In my 'O' Level Engineering Workshop Theory and Practice (Metalwork), one of the exam questions was drawing a block diagram of a Bessemer Convertor. I had revised so I could. Another one was a colour chart from which you had to identify the correct colour for heating metals for particular processes, which I couldn't.

I also didn't know that you couldn't use a metal lathe for wood. You learn something every day.
 
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I also didn't know that you couldn't use a metal lathe for wood. You learn something every day.

“Can’t” is a bit strong. It’s more “shouldn’t”, it is the wrong tool.

Metal lathes generally are dirty, oily things, with the lubrication oil. If you then turned wood on it, your chips will form a horrid oily substance that will get in the threads and seals of the machine. Metal swarf doesn’t, because it doesn’t absorb the oil. There are also design differences. The swing on even a basic wood lathe will often be 12 or 14”, a 12” metal lathe will be an enormous thing, because to turn a 12” cylinder of steel against a cutter requires a lot of torque. The tool post on a metal lathe is not at all suited to levering an 18” long chisel against, whereas a wood lathe banjo is specifically designed for that. The speed ranges are all different too.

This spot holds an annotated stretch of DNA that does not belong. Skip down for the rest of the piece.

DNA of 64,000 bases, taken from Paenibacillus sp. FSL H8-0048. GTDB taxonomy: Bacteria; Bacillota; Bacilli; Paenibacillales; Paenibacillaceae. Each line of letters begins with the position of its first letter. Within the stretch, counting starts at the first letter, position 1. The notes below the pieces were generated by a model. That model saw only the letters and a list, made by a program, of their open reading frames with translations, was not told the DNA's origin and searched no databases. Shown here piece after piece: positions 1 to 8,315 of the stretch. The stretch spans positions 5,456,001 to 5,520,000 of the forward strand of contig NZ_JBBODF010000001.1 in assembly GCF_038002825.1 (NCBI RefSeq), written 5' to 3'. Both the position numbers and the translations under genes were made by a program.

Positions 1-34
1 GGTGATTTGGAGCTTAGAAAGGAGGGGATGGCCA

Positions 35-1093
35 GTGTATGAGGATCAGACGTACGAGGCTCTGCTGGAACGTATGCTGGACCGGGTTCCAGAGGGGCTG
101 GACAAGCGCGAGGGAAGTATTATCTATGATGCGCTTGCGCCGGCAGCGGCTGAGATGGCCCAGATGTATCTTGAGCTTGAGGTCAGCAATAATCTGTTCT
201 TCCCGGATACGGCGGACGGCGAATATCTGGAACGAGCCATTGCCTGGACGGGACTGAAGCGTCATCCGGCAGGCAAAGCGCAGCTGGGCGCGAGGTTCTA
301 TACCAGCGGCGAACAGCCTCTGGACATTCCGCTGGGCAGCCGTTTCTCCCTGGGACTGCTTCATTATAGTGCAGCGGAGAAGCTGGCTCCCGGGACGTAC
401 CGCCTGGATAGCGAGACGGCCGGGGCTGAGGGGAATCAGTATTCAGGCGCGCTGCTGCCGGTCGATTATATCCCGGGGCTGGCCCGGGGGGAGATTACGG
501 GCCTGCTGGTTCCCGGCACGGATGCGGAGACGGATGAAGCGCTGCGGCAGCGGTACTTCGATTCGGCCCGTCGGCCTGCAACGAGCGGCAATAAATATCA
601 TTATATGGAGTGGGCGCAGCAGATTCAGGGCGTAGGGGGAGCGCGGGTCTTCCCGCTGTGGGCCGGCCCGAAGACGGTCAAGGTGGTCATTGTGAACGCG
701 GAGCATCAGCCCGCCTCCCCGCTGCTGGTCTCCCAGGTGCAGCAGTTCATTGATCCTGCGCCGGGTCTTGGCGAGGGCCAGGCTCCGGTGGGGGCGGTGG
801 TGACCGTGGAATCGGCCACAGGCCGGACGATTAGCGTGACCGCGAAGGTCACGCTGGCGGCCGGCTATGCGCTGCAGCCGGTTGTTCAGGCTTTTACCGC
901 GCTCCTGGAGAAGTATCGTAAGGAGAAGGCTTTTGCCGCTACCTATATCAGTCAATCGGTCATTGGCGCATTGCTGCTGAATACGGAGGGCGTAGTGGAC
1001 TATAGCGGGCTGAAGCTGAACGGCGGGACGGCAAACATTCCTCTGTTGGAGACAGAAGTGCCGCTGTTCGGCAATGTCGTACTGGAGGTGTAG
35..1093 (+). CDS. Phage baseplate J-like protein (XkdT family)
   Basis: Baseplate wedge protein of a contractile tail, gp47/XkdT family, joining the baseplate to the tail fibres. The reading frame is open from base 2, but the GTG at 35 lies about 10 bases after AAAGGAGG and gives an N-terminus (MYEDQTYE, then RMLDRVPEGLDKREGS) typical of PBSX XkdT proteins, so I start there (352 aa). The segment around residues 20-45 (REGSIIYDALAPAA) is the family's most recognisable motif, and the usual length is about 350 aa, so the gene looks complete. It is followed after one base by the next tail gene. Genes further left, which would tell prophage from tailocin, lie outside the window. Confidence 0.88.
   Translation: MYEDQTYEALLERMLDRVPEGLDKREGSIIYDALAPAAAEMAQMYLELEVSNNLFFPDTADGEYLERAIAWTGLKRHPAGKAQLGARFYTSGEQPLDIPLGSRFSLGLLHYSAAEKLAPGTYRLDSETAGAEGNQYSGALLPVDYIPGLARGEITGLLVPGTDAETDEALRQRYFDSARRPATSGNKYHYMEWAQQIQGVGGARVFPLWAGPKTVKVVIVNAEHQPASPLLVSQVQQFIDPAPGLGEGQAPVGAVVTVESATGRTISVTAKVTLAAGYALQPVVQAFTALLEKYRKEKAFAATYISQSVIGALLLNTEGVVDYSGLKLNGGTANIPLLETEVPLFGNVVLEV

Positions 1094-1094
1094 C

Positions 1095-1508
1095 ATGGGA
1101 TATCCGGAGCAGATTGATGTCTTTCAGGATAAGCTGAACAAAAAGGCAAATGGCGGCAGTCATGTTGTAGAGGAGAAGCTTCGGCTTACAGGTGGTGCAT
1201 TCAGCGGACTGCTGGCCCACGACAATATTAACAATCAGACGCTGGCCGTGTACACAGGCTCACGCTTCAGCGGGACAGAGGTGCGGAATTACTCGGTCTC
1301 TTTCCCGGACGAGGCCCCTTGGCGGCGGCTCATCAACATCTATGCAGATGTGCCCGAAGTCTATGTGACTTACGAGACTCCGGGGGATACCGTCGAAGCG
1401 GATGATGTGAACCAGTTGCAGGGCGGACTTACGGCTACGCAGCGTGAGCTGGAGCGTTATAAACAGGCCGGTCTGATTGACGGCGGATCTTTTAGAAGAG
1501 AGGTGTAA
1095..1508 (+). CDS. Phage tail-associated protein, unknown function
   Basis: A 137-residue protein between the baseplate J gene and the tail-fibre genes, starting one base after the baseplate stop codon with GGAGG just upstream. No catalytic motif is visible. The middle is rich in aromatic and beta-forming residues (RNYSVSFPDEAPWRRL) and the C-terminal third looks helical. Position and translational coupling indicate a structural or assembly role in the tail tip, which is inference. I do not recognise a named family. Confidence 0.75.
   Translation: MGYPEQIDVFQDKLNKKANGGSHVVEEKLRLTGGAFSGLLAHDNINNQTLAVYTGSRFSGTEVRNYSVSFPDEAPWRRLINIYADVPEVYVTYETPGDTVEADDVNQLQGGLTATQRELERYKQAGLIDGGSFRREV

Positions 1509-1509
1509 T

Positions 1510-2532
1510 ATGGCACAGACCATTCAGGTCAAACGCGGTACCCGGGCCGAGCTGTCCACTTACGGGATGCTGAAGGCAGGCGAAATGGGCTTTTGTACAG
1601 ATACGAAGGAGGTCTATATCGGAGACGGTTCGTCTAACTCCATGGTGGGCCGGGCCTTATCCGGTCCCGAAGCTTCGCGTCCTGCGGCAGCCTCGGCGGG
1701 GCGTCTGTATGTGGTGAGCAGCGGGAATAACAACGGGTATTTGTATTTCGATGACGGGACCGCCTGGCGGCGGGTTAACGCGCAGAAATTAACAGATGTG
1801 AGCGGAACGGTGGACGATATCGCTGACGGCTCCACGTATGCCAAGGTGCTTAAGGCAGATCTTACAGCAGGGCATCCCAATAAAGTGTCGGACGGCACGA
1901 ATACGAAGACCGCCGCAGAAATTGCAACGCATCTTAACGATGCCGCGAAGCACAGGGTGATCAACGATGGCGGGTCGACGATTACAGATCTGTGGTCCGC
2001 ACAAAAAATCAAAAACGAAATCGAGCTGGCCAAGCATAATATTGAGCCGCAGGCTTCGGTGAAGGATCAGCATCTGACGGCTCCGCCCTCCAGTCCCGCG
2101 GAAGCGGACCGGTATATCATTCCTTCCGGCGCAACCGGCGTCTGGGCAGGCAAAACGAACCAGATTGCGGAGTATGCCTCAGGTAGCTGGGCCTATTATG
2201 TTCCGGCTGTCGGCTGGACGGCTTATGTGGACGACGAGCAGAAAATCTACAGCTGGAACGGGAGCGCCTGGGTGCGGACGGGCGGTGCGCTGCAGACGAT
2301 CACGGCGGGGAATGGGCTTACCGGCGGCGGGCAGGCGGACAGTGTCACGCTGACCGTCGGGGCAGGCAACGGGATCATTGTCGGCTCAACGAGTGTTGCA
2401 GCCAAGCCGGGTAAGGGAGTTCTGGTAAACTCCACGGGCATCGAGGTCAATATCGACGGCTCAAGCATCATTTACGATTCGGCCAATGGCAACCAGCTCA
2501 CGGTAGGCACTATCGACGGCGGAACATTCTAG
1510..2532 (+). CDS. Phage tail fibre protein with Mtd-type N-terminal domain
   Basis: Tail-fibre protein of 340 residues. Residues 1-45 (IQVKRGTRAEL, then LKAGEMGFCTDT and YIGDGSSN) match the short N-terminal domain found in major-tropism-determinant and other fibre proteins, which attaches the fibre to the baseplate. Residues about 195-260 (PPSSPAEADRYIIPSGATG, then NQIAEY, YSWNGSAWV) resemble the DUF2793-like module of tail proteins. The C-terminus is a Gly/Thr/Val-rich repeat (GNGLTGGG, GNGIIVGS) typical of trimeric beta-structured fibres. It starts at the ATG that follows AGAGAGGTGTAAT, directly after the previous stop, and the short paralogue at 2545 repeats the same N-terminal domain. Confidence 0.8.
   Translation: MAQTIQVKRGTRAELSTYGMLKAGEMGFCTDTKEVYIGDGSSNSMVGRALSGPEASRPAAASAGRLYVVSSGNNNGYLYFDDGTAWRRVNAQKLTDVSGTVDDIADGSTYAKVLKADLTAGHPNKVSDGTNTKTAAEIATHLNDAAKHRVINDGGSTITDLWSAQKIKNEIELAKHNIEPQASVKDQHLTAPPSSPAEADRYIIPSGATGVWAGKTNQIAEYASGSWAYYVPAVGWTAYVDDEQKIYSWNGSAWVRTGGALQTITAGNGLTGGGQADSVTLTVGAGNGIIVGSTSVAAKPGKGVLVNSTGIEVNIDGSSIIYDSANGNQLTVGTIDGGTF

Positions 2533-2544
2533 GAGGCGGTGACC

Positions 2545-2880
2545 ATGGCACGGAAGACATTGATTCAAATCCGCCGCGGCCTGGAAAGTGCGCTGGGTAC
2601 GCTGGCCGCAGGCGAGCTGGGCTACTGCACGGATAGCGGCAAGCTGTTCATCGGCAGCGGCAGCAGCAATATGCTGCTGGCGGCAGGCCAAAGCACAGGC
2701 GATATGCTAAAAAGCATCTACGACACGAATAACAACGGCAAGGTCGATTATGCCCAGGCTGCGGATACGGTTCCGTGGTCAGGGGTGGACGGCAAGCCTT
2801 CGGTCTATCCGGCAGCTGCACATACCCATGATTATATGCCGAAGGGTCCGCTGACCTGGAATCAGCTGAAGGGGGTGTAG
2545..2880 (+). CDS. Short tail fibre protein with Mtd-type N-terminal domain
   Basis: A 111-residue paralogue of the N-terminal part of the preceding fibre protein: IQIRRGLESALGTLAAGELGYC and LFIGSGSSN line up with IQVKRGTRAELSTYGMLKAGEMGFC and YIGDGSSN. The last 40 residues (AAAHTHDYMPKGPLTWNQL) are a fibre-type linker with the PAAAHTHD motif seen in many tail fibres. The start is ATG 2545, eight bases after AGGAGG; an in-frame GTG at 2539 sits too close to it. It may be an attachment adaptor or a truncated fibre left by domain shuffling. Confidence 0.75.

My wood lathe is a 1948 Delta 1460 (14” swing, 60” bed) and actually there was a metal-working tool post accessory for it, but it’d be a piss poor metal lathe. Doesn’t have a threaded interlock with the drive, so you couldn’t knurl or cut threads, but it would turn down a metal rod into a smaller rod.

Right tool for the right job.
 

HE117

LE
Wood working and metal working do not really mix.. Sawdust and oil is not a good combination and the whole approach is different. Metal working is a tool intensive activity, and you spend most of your time setting up a job and clearing it down later. You need a workshop that is capable of storing a large number of tools in a way that they do not get lost and you can access them quickly. I would dispute that metal working is any dirtier than wood working, however working metal requires much more lubrication, both to assist the processes and to keep the rust faeries at bay and as a result most surfaces are covered with (clean!) oil.

Wood working uses a smaller number of more general purpose tools and does not need quite so much power, although what is worked on in the home workshop tends to be larger. The main difference between the activities is that wood working creates dust which distributes itself across the workshop, and gets everywhere. Modern woodworking tools such as saws and sanders produce huge quantities of the stuff, which is both flammable and can do damage to your lungs..!

When I am doing work on guns, I end up having to do both activities in the same place, which is not ideal. I try not to do power sanding of wood, but it takes me at least a day to clean down the shop after working on a stock! All my metalwork machines have dust covers which stay on when they are not in use although it makes the workshop a bit Haversham like...!